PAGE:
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I'm on windows 7 using Visual Studio 2012.

When I compile I get a lot of macro redefinition warnings caused by winerror.h versus dxgi.h, dxgitype.h, d3d11.h, d3d10.h; for example DXGI_STATUS_OCCLUDED, DXGI_STATUS_CLIPPED, DXGI_STATUS_NO_REDIRECTION etc.

I suppose this is because the windows sdk 8 is installed. How can I avoid this? Is there a way I can exclude these new libraries from my project?

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1  
Please share the order of includes. Also why do you want to use d3d10 and d3d11 in the same file include structure ? –  Ram Sep 30 '12 at 16:56
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@Ram, d3d10 is included from some part of d3d11. –  chris Sep 30 '12 at 16:57
    
I tried removing everything but d3d11.h, which in turn includes dxgi.h and dxgitype.h –  キキジキ Sep 30 '12 at 17:06
    
You are mixing headers from different SDK versions. Don't do that. –  Hans Passant Sep 30 '12 at 17:59
    
I'm just including windows.h and d3d11.h –  キキジキ Oct 1 '12 at 9:36

3 Answers 3

up vote 4 down vote accepted

I ran into this problem using Visual Studio 2012 Express on Windows 8; however, my errors were almost exactly the same, and the fix is centered around the Windows SDK. This was in MSDN:

D3DX is not considered the canonical API for using Direct3D in Windows 8 and therefore isn't included with the corresponding Windows SDK. Investigate alternate solutions for working with the Direct3D API.

For legacy projects, such as the Windows 7 (and earlier) DirectX SDK samples, the following steps are necessary to build applications with D3DX using the DirectX SDK:

Modify the project’s VC++ directories as follows to use the right order for SDK headers and libraries.

  1. Open Properties for the project and select the VC++ Directories page.
  2. Select All Configurations and All Platforms.
  3. Set these directories as follows:

    Include Directories: $(IncludePath);$(DXSDK_DIR)Include Library Directories: $(LibraryPath);$(DXSDK_DIR)Lib\x86

  4. Click Apply.
  5. Choose the x64 Platform.
  6. Set the Library Directory as follows:

    Library Directories: $(LibraryPath);$(DXSDK_DIR)Lib\x64

Wherever "d3dx9.h", "d3dx10.h", or "d3dx11.h" are included in your project, be sure to explicitly include "d3d9.h", "d3d10.h" and "dxgi.h", or "d3d11.h" and "dxgi.h" first to ensure you are picking up the newer version.

You can disable warning C4005 if needed; however, this warning indicates you are using the older version of these headers.

Remove all references to DXGIType.h in your project. This header doesn't exist in the Windows SDK, and the DirectX SDK version conflicts with the new winerror.h.

All D3DX DLLs are installed onto your development computer by the DirectX SDK installation. Ensure that the necessary D3DX dependencies are redistributed with any sample or with your application if it is moved to another machine.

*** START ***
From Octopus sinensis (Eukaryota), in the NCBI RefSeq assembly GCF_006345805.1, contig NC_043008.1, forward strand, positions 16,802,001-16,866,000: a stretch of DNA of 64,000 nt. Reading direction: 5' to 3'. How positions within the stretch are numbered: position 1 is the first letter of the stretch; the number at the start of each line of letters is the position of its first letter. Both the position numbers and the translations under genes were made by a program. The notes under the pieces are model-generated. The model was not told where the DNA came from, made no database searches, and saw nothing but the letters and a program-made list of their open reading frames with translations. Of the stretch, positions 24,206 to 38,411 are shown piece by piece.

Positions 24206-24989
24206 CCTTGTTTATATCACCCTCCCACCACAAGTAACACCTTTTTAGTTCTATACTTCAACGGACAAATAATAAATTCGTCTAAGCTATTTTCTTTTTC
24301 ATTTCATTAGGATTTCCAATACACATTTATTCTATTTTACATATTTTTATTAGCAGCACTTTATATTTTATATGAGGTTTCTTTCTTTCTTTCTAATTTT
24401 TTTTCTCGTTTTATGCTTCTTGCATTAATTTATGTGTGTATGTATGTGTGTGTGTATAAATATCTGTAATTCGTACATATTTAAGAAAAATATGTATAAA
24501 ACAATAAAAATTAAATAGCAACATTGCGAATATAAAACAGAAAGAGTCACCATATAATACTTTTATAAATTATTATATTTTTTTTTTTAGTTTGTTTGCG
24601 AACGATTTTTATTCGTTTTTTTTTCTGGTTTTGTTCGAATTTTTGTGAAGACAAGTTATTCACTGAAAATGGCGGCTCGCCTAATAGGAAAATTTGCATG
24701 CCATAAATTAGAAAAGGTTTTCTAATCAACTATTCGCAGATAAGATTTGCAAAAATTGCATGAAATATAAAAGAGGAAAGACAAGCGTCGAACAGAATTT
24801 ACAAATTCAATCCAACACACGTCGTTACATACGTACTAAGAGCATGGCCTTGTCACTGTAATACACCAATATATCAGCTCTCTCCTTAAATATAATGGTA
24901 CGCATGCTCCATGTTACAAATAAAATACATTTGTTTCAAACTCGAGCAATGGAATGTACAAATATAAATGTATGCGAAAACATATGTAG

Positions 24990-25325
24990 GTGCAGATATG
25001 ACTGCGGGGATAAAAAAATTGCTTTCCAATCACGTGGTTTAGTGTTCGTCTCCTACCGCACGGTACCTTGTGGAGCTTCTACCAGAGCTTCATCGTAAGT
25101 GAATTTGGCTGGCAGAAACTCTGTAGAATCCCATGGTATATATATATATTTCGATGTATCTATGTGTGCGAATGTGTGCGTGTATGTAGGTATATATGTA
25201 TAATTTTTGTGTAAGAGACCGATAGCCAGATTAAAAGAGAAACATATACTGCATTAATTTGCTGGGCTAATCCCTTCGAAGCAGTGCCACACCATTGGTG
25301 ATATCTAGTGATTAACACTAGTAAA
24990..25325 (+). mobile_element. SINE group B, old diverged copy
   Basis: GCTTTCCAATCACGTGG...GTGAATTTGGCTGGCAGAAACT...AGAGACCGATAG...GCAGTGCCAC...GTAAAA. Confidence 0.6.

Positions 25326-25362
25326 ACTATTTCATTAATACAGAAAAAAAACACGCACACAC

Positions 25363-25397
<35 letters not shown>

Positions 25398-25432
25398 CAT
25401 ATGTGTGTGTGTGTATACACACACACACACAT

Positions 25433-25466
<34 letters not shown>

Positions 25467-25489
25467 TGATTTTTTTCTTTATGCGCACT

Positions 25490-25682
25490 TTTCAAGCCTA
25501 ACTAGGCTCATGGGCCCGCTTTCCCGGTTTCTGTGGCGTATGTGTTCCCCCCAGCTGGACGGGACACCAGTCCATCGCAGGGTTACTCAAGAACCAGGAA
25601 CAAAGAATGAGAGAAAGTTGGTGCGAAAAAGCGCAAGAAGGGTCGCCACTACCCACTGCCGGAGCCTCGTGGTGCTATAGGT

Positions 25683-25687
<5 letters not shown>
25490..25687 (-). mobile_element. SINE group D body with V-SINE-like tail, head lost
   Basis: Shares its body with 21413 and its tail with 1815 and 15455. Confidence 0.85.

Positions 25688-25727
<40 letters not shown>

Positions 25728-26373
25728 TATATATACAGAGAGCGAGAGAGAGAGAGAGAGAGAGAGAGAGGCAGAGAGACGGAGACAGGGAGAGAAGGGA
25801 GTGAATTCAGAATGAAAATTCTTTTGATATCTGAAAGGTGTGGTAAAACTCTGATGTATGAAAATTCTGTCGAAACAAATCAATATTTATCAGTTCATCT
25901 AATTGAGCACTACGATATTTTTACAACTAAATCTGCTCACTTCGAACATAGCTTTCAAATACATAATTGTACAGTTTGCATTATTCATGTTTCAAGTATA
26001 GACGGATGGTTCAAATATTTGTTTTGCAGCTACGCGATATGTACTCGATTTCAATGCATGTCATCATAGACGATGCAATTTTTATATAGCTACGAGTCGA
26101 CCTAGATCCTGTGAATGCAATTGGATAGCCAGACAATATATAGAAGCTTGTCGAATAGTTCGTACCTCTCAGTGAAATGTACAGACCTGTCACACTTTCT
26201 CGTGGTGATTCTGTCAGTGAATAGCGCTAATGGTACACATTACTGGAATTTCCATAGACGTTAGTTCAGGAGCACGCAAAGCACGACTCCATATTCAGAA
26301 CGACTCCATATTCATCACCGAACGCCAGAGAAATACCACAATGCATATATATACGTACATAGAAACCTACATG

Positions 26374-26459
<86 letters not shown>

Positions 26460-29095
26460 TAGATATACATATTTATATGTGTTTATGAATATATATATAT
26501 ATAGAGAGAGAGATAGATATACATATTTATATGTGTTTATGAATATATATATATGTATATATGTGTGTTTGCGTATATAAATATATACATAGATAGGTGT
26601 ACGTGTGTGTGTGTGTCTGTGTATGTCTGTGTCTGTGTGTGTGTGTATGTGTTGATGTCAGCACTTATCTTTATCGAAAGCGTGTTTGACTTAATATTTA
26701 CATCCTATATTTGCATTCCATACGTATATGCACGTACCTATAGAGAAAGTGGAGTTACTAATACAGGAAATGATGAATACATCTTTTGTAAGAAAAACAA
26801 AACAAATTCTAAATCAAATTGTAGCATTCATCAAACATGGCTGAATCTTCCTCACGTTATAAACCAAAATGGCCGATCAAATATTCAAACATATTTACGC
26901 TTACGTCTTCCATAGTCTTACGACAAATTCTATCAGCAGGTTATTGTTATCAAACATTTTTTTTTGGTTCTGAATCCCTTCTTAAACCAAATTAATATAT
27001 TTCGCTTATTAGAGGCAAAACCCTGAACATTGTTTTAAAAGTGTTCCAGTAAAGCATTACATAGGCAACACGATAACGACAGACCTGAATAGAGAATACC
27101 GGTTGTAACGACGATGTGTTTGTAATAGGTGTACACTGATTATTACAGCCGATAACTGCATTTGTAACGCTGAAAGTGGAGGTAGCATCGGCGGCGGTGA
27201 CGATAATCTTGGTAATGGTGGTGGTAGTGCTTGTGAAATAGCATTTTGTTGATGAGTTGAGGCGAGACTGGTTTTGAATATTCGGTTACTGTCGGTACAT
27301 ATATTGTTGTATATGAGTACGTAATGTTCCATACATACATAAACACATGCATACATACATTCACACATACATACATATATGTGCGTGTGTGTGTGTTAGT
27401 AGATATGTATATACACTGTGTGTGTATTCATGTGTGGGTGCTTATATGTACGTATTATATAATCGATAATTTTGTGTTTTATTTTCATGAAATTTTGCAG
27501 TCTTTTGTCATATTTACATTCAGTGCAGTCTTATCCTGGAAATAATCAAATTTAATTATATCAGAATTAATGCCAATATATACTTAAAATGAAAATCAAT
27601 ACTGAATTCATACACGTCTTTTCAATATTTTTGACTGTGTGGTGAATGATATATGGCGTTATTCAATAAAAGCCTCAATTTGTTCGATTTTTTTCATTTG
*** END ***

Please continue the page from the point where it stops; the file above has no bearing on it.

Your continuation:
Be aware that replacement technologies for current uses of D3DX11 include DirectXTex and DirectXTK. D3DXMath is replaced by DirectXMath.

I can't say for sure, but I think the Windows 8 SDK might be your problem. It may be a bit of a pain, but using the fix above will help make your code require less dependencies as well as making it compatible with both Windows 7 and Windows 8.

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Thanks for the extensive answer. Since I switched to windows8 I wrote everything from scratch so I had no problems. Fortunately it was easy to replace d3dx with DirectXTK and FW1FontWrapper. I'll mark this as the accepted answer, it will be useful for people habing the same problems. –  キキジキ Jun 1 '13 at 15:40

I changed the settings and included the directx from inside Windows Kits\8.0 .

Actually I wanted instead to ignore it and use the windows headers and libraries I used before, but maybe it doesn't make a lot of difference.

The only thing is that now I have no longer access to the d3dx utilities.

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I ran into this issue compiling SlimDX with Visual Studios 2012 on Windows 8. Windows SDK includes are inherited by default so they load after manually defined project include directories. To fix it add the Windows SDK as the first include directory. $(WindowsSDK_IncludePath)

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Thanks, I was following some much more complex instrutions. These were what I needed! –  MHA Jul 19 '13 at 17:32
    
Maybe removing references to DirectX SDK is the right way to go but this solution is so fast and neat. ^^ –  NPS Jan 3 at 1:22

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